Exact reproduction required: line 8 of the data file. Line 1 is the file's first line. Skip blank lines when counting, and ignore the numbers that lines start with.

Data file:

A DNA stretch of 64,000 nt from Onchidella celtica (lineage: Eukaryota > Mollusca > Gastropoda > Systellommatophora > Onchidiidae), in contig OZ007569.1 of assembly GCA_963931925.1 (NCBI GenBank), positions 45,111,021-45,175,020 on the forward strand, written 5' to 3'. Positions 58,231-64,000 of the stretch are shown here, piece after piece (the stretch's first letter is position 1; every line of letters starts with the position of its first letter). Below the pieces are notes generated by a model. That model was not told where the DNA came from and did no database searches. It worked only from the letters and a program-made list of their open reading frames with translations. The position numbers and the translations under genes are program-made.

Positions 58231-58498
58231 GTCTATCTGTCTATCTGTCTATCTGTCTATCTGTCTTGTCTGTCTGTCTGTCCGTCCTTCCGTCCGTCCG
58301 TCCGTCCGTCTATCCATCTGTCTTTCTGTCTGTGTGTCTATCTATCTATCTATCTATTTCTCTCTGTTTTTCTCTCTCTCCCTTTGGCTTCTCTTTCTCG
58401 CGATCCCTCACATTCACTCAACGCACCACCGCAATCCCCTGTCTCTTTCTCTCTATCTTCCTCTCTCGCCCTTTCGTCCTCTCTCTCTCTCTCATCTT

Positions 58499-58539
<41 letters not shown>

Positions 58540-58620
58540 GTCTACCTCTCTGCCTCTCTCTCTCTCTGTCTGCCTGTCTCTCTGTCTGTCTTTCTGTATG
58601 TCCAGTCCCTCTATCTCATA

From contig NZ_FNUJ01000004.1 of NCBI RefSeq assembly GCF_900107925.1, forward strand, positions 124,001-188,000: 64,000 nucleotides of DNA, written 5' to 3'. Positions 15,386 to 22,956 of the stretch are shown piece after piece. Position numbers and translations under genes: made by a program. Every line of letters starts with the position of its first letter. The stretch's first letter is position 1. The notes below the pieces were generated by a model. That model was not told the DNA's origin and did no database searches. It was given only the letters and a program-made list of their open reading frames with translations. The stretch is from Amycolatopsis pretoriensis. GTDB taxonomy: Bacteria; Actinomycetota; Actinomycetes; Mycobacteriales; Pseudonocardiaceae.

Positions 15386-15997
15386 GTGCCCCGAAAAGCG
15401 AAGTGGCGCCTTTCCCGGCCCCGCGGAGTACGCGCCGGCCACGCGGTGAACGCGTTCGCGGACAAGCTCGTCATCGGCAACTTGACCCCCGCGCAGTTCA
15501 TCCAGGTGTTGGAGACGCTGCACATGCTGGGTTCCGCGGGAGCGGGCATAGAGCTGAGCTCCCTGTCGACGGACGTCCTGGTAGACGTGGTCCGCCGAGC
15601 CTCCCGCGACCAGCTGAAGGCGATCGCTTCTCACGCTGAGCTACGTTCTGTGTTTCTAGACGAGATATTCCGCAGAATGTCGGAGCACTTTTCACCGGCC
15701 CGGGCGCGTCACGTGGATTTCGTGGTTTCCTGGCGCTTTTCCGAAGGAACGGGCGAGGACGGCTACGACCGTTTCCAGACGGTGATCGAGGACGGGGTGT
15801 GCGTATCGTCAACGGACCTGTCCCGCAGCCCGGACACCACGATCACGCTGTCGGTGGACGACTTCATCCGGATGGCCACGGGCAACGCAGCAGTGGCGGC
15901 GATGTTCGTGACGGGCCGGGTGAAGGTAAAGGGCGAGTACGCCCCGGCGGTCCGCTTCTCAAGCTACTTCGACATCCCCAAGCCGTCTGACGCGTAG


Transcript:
Positions 58540-58620